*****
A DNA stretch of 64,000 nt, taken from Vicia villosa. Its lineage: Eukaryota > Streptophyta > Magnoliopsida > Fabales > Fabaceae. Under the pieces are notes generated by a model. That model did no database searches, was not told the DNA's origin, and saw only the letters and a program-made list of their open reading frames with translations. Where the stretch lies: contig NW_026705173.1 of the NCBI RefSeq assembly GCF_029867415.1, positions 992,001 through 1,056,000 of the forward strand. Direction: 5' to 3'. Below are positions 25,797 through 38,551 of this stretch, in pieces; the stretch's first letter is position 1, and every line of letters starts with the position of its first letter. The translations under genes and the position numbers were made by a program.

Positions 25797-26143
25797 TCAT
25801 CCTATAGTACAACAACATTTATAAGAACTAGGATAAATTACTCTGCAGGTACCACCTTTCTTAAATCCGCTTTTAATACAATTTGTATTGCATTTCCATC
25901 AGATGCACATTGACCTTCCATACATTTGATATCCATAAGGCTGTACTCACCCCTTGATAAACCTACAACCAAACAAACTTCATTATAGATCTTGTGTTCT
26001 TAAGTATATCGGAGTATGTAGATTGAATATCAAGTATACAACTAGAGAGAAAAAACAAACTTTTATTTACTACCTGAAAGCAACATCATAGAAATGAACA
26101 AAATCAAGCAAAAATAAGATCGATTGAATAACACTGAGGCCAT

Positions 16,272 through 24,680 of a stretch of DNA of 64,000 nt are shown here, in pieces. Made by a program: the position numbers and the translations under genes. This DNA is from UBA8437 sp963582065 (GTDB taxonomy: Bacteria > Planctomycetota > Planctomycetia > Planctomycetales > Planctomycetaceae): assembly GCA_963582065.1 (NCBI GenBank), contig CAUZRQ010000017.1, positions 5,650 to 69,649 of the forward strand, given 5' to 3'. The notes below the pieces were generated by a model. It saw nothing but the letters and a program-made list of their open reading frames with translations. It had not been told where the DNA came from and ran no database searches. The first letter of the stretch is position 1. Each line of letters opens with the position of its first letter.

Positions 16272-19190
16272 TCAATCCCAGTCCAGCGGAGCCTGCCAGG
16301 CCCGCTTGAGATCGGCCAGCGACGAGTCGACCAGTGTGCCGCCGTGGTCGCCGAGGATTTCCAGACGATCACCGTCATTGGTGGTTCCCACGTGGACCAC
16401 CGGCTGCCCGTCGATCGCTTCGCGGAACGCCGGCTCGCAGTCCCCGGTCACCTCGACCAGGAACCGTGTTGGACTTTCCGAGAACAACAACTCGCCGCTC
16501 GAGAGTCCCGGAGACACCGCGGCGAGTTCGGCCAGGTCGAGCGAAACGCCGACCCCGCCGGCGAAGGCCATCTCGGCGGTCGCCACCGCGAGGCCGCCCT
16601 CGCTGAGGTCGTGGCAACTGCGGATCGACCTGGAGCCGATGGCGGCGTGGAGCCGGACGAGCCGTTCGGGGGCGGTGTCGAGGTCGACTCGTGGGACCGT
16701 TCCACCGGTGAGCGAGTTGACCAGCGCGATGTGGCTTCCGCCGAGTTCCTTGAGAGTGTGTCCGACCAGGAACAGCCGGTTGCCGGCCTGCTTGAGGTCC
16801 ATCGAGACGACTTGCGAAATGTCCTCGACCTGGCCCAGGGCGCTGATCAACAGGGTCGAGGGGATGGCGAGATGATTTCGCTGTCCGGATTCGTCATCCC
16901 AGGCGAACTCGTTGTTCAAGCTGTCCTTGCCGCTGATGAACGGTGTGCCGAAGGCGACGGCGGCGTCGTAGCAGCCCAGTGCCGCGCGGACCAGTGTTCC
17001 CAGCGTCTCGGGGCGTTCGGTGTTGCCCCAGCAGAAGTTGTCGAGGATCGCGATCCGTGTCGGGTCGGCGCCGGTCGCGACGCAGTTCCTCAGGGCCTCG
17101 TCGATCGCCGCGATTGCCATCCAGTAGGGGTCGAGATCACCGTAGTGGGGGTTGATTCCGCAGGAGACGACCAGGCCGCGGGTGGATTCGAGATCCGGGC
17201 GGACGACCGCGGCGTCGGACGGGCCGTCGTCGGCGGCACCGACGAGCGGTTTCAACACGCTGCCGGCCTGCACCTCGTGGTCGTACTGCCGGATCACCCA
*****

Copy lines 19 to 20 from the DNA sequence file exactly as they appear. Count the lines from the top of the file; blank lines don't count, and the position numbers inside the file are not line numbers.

17101 TCGATCGCCGCGATTGCCATCCAGTAGGGGTCGAGATCACCGTAGTGGGGGTTGATTCCGCAGGAGACGACCAGGCCGCGGGTGGATTCGAGATCCGGGC
17201 GGACGACCGCGGCGTCGGACGGGCCGTCGTCGGCGGCACCGACGAGCGGTTTCAACACGCTGCCGGCCTGCACCTCGTGGTCGTACTGCCGGATCACCCA